After West Springfield High School won the Virginia High School League district, regional and state one-act contests last year with the play “The Other Room” under the leadership of Bernie DeLeo, it became clear to the drama director that he wanted to write a play that demonstrated a less tragic side to autism.
“Sure, I loved that people gasped and cried at the end of the play - that's what you want as a director, for the play to evoke a visceral, emotional response from the audience. But it left people with the feeling ultimately that to live with autism is a sad and tragic thing - whereas in my experience, it has been anything but that. It's not without challenges, but more often than not, life with my son Charlie is quite funny," DeLeo said.
In summer 2013, DeLeo wrote “Nerdicus (My Brother with Autism),” and on Feb. 6, the play won the VHSL 6A North Regional One-Act Championship.
ACCORDING TO DELEO, the play is 90 percent autobiographical.
"It's really about my daughter Sophie, who is two years younger and had to attend high school with Charlie. The play examines how having a sibling with a disability affects the other sibling who does not. Autism is a social disorder, in which most autistics have little clue about socially appropriate behaviors; and my son had some pretty eccentric behaviors that drove his sister, a typical, easily-embarrassed high school girl, crazy,” DeLeo said.
DeLeo cast senior Austin Morrison in the role of Eddie, based off of his son Charlie. DeLeo said he wrote the lead with Austin in mind.
"Austin is on the autism spectrum and he’s been taking drama classes since middle school. I'd cast him in all of the plays last year because drama had been an appropriate social outlet for my son - and I was determined to include Austin to give him that opportunity as well. It's Austin's senior year now, and he'd never had a lead - so I wanted him to go out with a bang. He's very similar to my own son in many regards, and he's doing a terrifically funny job. There's a movement these days to cast people with disabilities in roles that require characters to have disabilities; as a parent of a child with a documented disability, I decided I need to put my money where my mouth was - and I'm so proud of Austin," DeLeo said.
Morrison said he enjoys playing the role of Eddie, and thinks he shares some similarities with the character.
“I felt like I could relate to him,” Morrison said. “Except I would not wear Nerdicus armor and a fake sword to school, especially not on pajama day.”
Morrison is referring to a part in the play where Eddie arrives dressed in ancient Roman armor on pajama day, one of the several scenes in the play taken directly from DeLeo’s personal experiences.
“The opening scene – where Charlie went to the bus stop in a warrior outfit and having imaginary battles with invisible armies – real life (and it drove Sophie crazy). They were both overlapping in high school – as in the play – and my daughter did indeed avoid him in the hallways,” DeLeo said. “Many of the arguments and scenes with the family came right from my home.”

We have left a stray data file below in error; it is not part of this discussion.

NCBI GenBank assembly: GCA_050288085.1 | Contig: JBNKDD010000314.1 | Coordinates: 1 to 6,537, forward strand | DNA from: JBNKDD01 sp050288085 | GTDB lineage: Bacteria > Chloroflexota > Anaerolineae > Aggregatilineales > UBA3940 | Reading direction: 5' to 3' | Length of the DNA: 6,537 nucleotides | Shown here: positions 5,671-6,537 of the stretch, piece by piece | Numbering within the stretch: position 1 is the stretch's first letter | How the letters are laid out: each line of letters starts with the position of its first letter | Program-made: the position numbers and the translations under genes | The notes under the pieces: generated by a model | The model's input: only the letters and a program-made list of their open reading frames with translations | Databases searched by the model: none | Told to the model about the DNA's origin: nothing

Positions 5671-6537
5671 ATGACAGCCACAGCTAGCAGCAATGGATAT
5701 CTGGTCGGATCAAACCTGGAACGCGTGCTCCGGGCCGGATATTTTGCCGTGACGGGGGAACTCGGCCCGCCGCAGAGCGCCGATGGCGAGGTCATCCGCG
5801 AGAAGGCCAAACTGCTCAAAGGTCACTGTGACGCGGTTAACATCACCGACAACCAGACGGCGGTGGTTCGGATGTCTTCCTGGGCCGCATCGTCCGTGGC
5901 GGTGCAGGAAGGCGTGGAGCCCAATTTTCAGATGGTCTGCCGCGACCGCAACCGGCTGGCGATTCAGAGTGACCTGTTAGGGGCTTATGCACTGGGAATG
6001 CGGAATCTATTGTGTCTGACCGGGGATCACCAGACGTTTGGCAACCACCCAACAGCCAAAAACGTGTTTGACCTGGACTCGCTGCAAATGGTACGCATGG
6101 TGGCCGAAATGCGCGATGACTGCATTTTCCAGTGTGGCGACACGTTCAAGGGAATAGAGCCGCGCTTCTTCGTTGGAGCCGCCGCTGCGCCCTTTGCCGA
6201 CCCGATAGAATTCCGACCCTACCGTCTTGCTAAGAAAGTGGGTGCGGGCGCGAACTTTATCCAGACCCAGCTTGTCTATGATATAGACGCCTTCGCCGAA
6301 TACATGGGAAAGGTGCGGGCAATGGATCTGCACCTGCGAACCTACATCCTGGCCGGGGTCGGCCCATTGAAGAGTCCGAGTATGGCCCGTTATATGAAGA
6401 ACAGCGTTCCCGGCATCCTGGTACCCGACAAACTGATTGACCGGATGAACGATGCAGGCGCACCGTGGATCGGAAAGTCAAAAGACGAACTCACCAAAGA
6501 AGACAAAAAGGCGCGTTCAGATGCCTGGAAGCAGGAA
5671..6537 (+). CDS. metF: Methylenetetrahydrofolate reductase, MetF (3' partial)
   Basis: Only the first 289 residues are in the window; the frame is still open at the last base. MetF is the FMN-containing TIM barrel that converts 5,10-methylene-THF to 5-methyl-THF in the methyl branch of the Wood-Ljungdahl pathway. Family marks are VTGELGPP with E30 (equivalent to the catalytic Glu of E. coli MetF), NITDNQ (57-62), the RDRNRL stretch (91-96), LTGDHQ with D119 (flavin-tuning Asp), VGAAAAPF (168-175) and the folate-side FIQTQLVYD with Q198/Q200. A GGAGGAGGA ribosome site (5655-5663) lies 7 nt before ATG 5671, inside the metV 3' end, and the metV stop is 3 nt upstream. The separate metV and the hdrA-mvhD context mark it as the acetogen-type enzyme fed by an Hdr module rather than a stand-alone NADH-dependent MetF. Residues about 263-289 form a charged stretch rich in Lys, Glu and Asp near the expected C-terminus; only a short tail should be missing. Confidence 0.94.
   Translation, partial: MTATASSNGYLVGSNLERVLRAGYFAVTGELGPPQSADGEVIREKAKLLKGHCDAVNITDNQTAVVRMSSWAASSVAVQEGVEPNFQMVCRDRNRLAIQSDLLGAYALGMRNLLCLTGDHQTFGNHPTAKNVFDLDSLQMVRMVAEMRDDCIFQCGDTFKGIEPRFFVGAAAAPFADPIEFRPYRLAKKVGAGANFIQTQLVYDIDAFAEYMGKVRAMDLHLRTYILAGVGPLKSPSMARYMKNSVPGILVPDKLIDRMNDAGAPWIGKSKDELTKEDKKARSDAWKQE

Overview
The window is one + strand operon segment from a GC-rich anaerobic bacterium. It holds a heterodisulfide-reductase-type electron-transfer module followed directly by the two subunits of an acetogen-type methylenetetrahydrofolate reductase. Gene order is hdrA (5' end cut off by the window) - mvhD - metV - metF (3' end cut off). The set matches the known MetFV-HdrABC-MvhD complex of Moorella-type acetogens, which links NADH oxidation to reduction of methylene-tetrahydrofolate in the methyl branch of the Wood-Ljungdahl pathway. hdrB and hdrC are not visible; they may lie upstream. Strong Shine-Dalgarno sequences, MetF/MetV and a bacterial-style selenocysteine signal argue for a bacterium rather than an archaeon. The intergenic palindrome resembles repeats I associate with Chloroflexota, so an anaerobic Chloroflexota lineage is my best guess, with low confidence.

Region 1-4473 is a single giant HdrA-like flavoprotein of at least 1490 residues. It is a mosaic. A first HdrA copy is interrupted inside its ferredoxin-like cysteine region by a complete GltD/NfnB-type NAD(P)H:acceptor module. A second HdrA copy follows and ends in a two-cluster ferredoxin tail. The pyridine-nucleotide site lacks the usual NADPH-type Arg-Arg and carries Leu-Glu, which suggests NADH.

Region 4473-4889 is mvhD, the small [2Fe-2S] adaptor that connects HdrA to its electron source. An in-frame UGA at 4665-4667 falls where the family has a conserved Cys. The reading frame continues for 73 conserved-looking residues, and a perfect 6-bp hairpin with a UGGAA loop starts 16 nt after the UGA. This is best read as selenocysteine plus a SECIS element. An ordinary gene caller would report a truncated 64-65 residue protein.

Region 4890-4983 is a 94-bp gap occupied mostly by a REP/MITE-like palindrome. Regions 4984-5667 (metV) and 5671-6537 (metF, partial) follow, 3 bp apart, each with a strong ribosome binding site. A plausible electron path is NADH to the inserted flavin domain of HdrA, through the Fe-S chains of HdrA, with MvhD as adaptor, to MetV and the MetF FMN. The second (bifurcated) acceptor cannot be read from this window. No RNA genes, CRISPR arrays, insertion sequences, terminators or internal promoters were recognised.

Morrison received the Outstanding Actor award at the regional festival on Feb. 8, and received a standing ovation from the crowd.
“That was truly rewarding – and just proved the point of the play itself: students with autism can perform just as well as their peers, given the opportunity. Thanks to my experience with my own son, I was able to see past Austin’s disability to recognize his capabilities, and that might not have happened at another school,” DeLeo said.
Junior Bonnie McClellan, who plays Eddie’s sister Rachel in the play, said she was a little nervous portraying a character based off DeLeo’s daughter Sophie.
“I didn’t want to say anything not the way his daughter would say,” McClellan said. “I wasn’t sure if I was going to be offending his daughter by being too headstrong. She is very stubborn and gets embarrassed by Eddie really easily.”
Senior Elizabeth Barto, who played Rachel and Eddie’s mother in the play, shared some of the same feelings.
“Initially it was a little bizarre - the concept of ‘Oh you guys are going to play out my life, enjoy.’ There’s a little bit more pressure because you have the director and the author right there,” Barto said. “I was terrified of playing his wife really mean.”
DeLeo said his family was very supportive of the play. Some of the cast members even met a couple members of his family after one of the performances.
“Had any of them objected, I probably would have bailed on it. I was most worried about my daughter’s reaction, that she might get angry seeing herself portrayed honestly, warts and all, onstage. I was very nervous when she read it, and pleasantly surprised when she laughed and said she liked it. She even suggested a couple of incidents that I forgot to include. My wife liked it very much. And Charlie enjoyed it too. He especially liked that I gave him a girlfriend in the play,” DeLeo said.
Senior Josh Elliot played Rachel and Eddie’s father in the play, which he said gave him a new perspective on his drama teacher.
“I played the dad, which is weird, because I basically played Mr. DeLeo,” Elliot said. “The dad is kind of the goofball. I see him in a whole new light.”
WEST SPRINGFIELD will continue its performance of “Neridcus” at the state finals at the Piedmont Valley Community College in Charlottesville on March 8, the second year in a row the school is attending and performing another play about autism.